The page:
Friday, June 24, 2011

Thursday, June 23, 2011

Ai Weiwei released on bail

Outspoken Chinese artist-activist Ai Weiwei is released by government authorities after nearly three months of detainment.

Ai is among China's most internationally known artists and had a hand in designing Beijing's iconic Bird's Nest Olympic stadium before souring on the event. His fame has soared in recent years, both for his groundbreaking art and his bold irreverence toward authority.

Ai's detention at Beijing's airport on April 3 made him the most famous victim of a sweeping crackdown against dissent in China that began in February when online calls for protests similar to those in the Middle East and North Africa began to circulate.

Hundreds of Chinese lawyers, activists, and other intellectuals have disappeared or been questioned or detained by authorities in the clampdown.
Ai Weiwei with his 'Sunflower Seeds'at Tate Modern in London
Ai had been keeping an informal tally of the detentions on Twitter. Ai was held under a form of detention known as residential surveillance somewhere outside Beijing. His wife was permitted one brief, monitored meeting in which she said he seemed well cared for and was not being held in a formal jail.

Ai's detention prompted an international outcry among artists, politicians and human rights activists, and Western leaders called it a sign of China's deteriorating human rights situation. His family and supporters said he was being punished for speaking out about the Communist leadership and social problems.

Ai has also spoken critically about a number of national scandals, including the deaths of students in shoddily built schools that collapsed during the 2008 Sichuan earthquake, children killed or sickened by tainted infant formula and a deadly high-rise fire in Shanghai that killed 58 and was blamed on negligent workers and corrupt inspectors.

Wednesday, June 22, 2011

Green Bans: 40 years on

Kelly's Bush: First Green Ban 16 June 1981

In 1971 a group of women in the leafy northern Sydney suburb of Hunters Hill were battling to protect a piece of urban bushland, Kelly's Bush.

They had exhausted all available avenues and as a last resort turned to the unions for help.

Last Thursday marked the 40th anniversary to the day of the placing of the first 'Green Ban' on June 16, 1971.

Speaking at an anniversary celebration at NSW Parliament House hosted by Greens MLC David Shoebridge, Jack Mundey, now 81, said the Green Bans movement was still respected.

"To think that casual union building labourers can be remembered 40 years on is very important," he told reporters.

"It brought together workers, it brought together women."

Reflecting on the early 1970s and the women's liberation movement, as well as the opponents of the war in Vietnam and apartheid in South Africa, Mr Mundey said it was a time of great change and the unity of the left was a decisive factor.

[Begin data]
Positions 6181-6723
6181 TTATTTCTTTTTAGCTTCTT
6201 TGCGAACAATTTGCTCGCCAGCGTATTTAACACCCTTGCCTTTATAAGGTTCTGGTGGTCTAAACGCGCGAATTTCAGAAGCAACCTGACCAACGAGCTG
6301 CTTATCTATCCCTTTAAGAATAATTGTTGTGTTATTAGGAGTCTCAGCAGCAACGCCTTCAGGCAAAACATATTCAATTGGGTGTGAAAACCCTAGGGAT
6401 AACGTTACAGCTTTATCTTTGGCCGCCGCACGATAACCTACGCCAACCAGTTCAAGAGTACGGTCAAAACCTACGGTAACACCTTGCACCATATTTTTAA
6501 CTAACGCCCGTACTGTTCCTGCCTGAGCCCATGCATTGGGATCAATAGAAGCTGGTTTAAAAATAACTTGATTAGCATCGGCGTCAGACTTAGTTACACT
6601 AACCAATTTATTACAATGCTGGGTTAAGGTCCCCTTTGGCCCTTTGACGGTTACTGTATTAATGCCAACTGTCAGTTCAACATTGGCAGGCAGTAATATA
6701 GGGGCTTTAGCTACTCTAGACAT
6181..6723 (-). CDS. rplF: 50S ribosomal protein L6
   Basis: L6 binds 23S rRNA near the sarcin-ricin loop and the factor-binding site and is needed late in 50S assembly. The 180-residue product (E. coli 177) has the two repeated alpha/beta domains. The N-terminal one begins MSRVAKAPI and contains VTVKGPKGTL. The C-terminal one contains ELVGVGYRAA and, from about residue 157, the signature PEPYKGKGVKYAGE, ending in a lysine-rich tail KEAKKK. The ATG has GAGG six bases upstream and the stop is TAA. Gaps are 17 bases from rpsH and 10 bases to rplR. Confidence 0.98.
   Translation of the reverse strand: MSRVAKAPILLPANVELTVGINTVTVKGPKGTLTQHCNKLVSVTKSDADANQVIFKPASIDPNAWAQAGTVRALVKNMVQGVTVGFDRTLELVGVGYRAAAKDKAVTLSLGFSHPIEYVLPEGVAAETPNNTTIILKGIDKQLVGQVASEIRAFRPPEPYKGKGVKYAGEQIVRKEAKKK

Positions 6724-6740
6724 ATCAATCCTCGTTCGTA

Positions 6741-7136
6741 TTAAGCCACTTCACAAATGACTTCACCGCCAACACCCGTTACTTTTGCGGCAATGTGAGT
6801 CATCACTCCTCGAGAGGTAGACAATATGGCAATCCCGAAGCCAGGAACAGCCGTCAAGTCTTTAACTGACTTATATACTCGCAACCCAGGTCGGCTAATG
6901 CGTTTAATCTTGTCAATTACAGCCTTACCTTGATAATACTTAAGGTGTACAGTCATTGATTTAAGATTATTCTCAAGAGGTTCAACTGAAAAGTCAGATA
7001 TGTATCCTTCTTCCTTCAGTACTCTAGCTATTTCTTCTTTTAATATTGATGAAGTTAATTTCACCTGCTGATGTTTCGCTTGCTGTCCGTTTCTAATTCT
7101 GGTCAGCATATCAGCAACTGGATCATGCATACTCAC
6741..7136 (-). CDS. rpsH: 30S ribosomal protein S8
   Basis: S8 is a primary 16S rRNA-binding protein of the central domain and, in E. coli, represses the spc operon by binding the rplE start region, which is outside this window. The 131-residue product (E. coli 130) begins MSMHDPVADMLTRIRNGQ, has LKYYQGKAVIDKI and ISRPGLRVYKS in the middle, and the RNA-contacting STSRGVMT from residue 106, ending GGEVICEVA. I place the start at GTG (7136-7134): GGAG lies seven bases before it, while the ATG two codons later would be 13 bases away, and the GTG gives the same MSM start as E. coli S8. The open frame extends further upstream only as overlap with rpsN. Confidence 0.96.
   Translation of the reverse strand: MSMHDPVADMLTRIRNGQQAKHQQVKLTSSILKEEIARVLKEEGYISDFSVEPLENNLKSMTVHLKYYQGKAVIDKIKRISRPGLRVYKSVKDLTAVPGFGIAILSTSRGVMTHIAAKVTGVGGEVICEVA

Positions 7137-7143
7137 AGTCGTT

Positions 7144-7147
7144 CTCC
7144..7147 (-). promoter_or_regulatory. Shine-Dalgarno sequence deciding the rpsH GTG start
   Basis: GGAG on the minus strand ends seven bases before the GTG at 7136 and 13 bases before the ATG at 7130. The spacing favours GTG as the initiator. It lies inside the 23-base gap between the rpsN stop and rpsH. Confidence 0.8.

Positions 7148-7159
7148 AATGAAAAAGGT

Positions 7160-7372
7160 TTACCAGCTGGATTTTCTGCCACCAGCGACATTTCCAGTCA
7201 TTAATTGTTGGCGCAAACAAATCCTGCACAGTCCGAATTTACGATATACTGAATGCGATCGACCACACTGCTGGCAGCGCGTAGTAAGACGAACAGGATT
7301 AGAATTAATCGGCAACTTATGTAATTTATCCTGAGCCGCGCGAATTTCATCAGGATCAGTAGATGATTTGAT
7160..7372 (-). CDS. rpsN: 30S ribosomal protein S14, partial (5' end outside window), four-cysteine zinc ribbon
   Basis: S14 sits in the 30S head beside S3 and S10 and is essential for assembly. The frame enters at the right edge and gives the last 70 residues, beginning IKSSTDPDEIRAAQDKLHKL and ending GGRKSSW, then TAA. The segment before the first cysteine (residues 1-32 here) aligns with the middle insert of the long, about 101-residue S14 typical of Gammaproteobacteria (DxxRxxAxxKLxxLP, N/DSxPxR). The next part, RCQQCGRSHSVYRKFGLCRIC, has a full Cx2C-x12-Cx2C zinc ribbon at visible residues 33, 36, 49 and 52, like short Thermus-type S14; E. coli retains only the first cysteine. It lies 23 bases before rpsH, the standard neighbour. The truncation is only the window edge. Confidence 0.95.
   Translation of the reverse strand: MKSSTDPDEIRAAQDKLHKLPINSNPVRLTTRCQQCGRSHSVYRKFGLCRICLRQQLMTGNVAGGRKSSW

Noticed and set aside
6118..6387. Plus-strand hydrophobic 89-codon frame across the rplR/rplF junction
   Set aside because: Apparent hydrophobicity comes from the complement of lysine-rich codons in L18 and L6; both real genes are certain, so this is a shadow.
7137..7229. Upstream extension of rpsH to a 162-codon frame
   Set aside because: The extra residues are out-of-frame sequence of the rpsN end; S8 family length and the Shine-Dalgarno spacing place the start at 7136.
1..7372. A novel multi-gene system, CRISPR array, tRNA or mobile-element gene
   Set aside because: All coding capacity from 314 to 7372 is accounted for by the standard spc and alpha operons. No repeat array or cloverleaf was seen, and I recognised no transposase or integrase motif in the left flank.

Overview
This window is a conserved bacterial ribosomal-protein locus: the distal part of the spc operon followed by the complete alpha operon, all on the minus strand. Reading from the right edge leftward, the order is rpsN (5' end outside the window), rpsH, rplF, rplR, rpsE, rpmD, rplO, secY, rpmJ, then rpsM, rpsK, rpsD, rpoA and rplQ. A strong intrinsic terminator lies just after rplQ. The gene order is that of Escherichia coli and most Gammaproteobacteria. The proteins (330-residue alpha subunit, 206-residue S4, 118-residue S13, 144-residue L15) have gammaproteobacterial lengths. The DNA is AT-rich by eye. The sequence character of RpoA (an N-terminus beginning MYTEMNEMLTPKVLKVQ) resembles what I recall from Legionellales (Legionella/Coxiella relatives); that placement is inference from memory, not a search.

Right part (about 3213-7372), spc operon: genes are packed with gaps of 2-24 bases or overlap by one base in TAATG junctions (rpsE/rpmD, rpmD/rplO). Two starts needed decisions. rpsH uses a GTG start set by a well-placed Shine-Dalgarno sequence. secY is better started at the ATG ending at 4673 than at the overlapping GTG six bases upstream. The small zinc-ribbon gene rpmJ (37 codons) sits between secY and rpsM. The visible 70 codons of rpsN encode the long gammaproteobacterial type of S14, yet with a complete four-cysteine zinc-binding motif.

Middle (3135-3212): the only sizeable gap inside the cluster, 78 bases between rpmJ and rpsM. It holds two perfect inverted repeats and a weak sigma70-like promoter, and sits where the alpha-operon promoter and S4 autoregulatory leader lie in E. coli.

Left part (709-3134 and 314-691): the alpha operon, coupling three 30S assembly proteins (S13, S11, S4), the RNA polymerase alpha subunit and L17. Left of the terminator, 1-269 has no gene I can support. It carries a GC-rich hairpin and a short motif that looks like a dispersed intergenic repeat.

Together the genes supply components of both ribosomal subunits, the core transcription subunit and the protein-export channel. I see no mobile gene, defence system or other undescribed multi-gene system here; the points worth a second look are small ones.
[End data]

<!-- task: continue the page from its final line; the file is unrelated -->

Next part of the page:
Mr Mundey, who was accompanied by fellow Green Bans veterans Darcy Duggan and Mick Tubbs, said there was no reason why similar bans couldn't occur today.

"There's no reason why they couldn't happen provided the will is there," he said.
"I do believe that it is possible to arouse the support of a broad section of the people for Green Bans."

The term 'Green Ban' was first used in 1971, following a public meeting of 600 people at Paddington Town Hall, where a resolution was passed by the BLF to stop the proposed development at Kelly's Bush.

Following strikes by the BLF, the developer abandoned its plans to build luxury houses at the site, which is now listed on the NSW State Heritage Register.

In the years since, Green Bans have helped to preserve the Rocks and the Museum of Contemporary Art, Centennial Park, the Royal Botanic Gardens and the Finger Wharf at Woolloomooloo.

Monday, June 20, 2011

Ethel and Julius

Pablo Picasso: Ethel and Julius Rosenberg
Nobel prize-winner, Jean-Paul Sartre, called the case "a legal lynching which smears with blood a whole nation".

Julius Rosenberg and Ethel Rosenberg remained on death row for twenty-six months. They both refused to confess and provide evidence against others and they were eventually executed on 19th June, 1953. As one political commentator pointed out, they died because they refused to confess and name others.

Sunday, June 19, 2011

Brian Haw: 7/01/1949 – 18/06/2011 rest in PEACE

Brian Haw

Brian showed great determination and courage during the many long hard years he led his Peace Campaign in Parliament Square, during which it is well documented that he was relentlessly persecuted by the authorities which eventually took its toll on his health.

Brian showed the same courage and determination in his battle with cancer. He was keenly aware of and deeply concerned that so many civilians in Iraq, Afghanistan and Palestine did not have access to the same treatments that were made available to him.

Parliament, the police, and courts etc, should forever be ashamed of their disgraceful behaviour towards Brian.